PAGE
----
While visiting a new immersive experience in Thomas Jefferson UniversityI found myself mesmerized many times by the light and movement of the artwork I was looking at.
While some of the pieces at Waiting Room – Immersive Art for Wellbeing, were simply framed on the wall, others occupied small rooms, using light and shadows to draw the viewer in. The exhibition, centered around art that uses light, shadows and movement to create immersive art experiences, opened on Gallery HOT BED on September 17.
The experience is curated by Godley Lake, an artist and professor of industrial design at Jefferson. Godley worked on research in The Jefferson Center for Immersive Arts for Health to see if immersive art, such as the pieces in the waiting room exhibit, can be calming or have a positive impact on mental health.
Godley and the other artists featured in the exhibit have come up with works that are immersive for the viewer, but small enough to be used in real waiting rooms to help calm patients.
“Part of it is based on distraction therapy, where if you give someone headphones, it distracts them enough that their stress level is reduced, they don’t need as much pain medication, you can put through uncomfortable procedures simply because they are distracting,” she said. “So the hypothesis is, can we create that kind of immersive environment without headphones.”
Six artists participate in the exhibition, Aidan Fowler, Alison Denny, Jessica Judith Beckwith, Philip Hart, Yael Erel and Godley. It also includes four works from the winners of the 2022 Immersive Arts for Health Student Design Competition, where the Jefferson Center of Immersive Arts for Health invited designers from around the world to present works. Out of about 35 entries from 11 different countries, the top four winning entries were actually built and displayed in the exhibition.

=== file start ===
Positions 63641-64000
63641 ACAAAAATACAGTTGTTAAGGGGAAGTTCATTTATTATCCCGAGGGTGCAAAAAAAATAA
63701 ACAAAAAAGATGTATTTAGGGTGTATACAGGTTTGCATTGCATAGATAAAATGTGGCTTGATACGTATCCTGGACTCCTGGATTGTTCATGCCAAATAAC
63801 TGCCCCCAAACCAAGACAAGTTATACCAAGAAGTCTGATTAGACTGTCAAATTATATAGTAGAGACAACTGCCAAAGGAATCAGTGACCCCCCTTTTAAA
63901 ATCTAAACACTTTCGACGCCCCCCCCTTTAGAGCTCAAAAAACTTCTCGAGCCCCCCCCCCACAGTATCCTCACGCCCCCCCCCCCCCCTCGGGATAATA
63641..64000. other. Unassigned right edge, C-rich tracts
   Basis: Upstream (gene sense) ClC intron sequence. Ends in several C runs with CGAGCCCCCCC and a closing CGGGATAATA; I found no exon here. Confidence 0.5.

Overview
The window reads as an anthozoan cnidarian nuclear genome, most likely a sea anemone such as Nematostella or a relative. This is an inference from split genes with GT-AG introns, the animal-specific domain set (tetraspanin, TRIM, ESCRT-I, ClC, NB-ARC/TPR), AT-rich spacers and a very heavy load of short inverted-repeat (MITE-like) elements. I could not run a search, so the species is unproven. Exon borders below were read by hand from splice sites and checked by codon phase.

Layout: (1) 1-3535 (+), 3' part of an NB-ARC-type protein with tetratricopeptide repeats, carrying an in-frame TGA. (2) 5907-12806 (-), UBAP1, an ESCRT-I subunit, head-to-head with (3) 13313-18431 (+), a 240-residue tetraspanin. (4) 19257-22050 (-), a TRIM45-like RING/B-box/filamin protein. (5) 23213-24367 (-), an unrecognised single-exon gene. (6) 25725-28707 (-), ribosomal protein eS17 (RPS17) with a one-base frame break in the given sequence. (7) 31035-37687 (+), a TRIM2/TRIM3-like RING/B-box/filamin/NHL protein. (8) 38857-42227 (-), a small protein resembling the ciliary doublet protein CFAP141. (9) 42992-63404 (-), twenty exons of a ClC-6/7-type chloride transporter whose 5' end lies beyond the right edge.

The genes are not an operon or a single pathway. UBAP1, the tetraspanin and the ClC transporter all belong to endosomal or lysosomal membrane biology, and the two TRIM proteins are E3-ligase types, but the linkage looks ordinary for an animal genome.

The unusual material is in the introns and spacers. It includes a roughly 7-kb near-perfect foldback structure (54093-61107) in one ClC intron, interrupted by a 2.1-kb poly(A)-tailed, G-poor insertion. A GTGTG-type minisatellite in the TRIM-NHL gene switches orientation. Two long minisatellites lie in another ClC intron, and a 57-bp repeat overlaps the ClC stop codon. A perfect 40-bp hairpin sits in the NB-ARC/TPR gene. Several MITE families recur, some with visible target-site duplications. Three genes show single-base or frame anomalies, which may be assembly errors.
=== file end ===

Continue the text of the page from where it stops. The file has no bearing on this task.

Most of the pieces use lights and/or projectors to create certain effects. For example, one of Godley’s pieces is illuminated by a projector playing video on each physical tile, creating movement on the piece. Godley uses digital projection mapping so the projection only hits the intended tiles, she said.
A piece of Erel was 3D printed and had light shining through it. There is a piece of stainless steel with a textured surface on a rotating table and the light reflects off this rotating piece and projects the patterns onto the wall.
Fowler created a piece that uses a convex mirror to reflect flexible LED arrays. The finished product made me feel like I was traveling through space.
Godley said he thinks incorporating technology into art helps make it interactive and allows people to engage with it.
“It’s really hard if you have something that’s dynamic not to go to it. It’s really hard if you have something that lights up not to be drawn to it, isn’t it?” she said. “And yes, we can do these huge fascinating Van Gogh things, right? But I think there’s something about having something that’s more intimate, right, and that can actually be used in spaces where it can have an impact.”
Godley said she did an art show 10 years ago where she used optical lights woven into images of birds, and people were drawn to it. She said they would sit on the floor and look at the pieces for long periods of time. And after doing some research, she discovered that the lights she was using were the same wavelength as the lights used in light therapy. She contacted Thomas Jefferson about their light research program and got to work.
“This area of dynamic work is really new and I know we get lost in these things, everyone does, right?” she said. “And it’s like, if we can use this the same way they use distraction therapy with headphones without using headphones.”
In an effort to continue this research and collect data, Godley said there is a QR code next to each of the main pieces that is linked to a survey to gather information from visitors about their experience. She said they also want to start putting some of this art in actual waiting rooms to see what impact it has. Rooms are places where people are stuck, she said, which presents an interesting position.
“It’s specifically for spaces where people are confined, and so we’re not looking at patient rooms yet because we need a whole other level of lighting as far as circadian lighting,” she said. “But I think for this show, if we can start the dialogue so we can get people involved and start collecting data. That’s the biggest thing for us.”
The exhibition is open until November 19 at the Hot Bed Gallery.
Sarah Huffman is a 2022-2023 corps member for Report for America, an initiative of The Groundtruth Project that connects young journalists with local newsrooms. This position is supported by the Lenfest Institute of Journalism. -30-